Matt Kenseth had the car to beat for most of the event, leading a race-high 153 laps. But as the final handful of laps arrived, Joey Logano began to close in on Kenseth’s Toyota. With four laps to go, Logano got into the rear bumper of Kenseth going into turn 1, sending Kenseth for a spin and forcing an overtime finish. Logano then held off Hamlin and Johnson to take his second straight victory.
This event was the catalyst for Kenseth’s and Logano’s infamous feud that ended with a bang at Martinsville Speedway two weeks later. Kenseth, tolling around in a lapped, damaged car, intentionally wrecked Logano and was suspended for two races, while Logano’s playoff hopes were essentially derailed. Everything stemmed from a battle for the win gone wrong on a sunny afternoon in Kansas.
5. 2019 Hollywood Casino 400
A race that included even more playoff drama and more playoff twists, the finish to the 2019 Hollywood Casino 400 was a pivotal one in both good and bad ways for several drivers.
Hamlin had the field under control for most of the race, leading a race-high 153 laps, including the final 51. But all the action occurred behind him, as Logano, Chase Elliott and Brad Keselowski were mere points away from the cutoff line. Elliott moved up the most out of the three, moving up into third with six laps to go. But a crash between Bubba Wallace and Matt Tifft brought out the caution, forcing an overtime finish.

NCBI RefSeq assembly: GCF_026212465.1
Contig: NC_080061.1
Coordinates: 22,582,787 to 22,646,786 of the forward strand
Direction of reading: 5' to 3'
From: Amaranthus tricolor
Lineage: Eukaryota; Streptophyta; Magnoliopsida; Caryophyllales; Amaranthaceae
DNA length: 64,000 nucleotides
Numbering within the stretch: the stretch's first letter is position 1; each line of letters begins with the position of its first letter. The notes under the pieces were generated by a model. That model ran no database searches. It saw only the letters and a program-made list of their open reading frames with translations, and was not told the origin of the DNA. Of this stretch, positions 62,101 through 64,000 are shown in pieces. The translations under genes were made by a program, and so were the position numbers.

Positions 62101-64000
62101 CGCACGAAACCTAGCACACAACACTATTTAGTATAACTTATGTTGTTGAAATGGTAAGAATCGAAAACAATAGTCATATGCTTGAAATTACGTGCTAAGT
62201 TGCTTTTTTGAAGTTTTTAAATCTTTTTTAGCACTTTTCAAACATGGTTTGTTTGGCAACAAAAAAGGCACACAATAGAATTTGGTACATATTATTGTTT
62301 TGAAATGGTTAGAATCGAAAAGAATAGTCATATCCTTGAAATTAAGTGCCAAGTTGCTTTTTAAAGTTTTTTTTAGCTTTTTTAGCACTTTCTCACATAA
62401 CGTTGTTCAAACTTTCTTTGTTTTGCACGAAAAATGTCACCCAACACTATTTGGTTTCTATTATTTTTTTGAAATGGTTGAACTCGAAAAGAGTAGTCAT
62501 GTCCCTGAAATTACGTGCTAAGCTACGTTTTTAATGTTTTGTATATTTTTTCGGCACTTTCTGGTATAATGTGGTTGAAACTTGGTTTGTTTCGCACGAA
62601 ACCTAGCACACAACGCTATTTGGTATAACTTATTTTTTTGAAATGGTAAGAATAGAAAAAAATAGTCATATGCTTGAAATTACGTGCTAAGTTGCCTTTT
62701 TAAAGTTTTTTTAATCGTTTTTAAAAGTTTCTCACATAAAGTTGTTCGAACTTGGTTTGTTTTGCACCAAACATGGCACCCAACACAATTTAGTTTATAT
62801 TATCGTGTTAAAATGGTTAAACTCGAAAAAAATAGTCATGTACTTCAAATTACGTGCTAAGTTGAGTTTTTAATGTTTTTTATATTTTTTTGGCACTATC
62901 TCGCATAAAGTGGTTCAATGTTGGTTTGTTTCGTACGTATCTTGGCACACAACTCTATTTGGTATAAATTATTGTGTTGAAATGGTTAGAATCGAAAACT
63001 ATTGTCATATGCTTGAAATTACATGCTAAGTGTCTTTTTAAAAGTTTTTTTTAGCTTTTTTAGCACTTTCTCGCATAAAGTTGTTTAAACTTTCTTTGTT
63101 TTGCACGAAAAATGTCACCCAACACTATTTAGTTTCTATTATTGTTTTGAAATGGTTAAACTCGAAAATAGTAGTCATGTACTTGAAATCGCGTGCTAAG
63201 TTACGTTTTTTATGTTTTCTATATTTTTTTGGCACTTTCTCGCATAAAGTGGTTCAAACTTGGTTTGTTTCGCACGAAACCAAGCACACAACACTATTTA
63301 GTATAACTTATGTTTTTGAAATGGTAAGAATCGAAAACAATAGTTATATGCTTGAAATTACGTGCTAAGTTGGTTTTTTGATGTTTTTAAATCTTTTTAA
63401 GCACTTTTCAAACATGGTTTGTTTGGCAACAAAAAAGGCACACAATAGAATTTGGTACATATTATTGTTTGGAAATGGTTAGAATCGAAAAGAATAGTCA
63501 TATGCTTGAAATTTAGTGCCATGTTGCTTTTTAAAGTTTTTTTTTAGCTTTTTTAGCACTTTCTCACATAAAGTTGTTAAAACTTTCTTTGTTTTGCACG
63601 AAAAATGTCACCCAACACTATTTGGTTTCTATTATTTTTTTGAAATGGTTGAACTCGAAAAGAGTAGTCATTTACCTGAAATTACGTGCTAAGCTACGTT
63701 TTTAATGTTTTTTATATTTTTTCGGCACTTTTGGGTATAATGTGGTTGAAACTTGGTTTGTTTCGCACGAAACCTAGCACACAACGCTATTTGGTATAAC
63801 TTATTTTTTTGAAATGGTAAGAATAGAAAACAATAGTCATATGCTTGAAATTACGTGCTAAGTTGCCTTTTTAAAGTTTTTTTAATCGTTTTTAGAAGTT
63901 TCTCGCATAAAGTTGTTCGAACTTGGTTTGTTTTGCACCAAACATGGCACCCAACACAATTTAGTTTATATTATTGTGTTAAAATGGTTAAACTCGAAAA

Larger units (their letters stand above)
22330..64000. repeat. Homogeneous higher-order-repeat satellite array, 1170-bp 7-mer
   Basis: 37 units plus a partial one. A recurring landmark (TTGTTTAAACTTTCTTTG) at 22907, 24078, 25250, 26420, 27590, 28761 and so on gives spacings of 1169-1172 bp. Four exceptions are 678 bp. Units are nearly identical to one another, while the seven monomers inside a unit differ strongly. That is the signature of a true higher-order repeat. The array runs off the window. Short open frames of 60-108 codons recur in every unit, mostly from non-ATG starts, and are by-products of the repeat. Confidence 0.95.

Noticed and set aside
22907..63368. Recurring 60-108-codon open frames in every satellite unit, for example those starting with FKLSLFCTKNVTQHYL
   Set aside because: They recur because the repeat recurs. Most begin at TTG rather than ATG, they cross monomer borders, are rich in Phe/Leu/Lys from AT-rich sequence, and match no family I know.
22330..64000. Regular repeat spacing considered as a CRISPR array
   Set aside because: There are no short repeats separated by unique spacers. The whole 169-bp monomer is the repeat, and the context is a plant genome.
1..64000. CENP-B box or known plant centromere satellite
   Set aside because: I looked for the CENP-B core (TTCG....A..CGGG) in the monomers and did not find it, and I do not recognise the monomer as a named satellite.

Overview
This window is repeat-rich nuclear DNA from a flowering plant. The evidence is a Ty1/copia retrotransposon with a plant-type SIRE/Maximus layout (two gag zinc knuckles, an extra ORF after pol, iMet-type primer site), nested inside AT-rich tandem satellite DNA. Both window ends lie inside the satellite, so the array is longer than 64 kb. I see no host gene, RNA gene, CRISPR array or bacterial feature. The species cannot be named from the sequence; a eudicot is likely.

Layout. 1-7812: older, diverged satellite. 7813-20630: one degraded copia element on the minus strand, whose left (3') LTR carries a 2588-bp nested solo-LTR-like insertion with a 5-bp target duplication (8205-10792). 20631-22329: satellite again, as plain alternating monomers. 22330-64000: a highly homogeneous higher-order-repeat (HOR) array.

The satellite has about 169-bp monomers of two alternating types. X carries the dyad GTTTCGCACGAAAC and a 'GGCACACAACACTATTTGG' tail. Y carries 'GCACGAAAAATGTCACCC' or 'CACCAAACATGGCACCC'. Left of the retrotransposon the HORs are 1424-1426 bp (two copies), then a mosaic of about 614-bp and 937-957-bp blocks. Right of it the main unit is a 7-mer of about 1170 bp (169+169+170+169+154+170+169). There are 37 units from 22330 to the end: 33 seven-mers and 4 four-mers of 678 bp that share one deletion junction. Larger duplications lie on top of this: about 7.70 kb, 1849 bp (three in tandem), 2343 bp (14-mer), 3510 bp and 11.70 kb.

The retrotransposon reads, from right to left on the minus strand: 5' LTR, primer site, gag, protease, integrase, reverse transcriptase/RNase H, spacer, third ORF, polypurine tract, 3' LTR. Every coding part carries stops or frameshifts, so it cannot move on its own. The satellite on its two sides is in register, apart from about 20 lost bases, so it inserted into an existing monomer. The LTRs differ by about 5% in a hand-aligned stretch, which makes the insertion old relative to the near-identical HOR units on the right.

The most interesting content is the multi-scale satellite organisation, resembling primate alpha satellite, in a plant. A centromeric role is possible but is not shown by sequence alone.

During the first overtime attempt, Logano got swept up in a crash with Daniel Hemric and Daniel Suarez, although he suffered no damage. A second and final overtime attempt was held, with Elliott marching up to second and Keselowski bouncing off the outside wall. Hamlin got the win, while Elliott and Logano advanced their way into the next round of the playoffs. A disappointed Keselowski missed out on the rest of the postseason after finishing 19th. The 400-mile event proved to be a tale of both triumph and disaster for drivers contesting in the playoffs, where action always resides.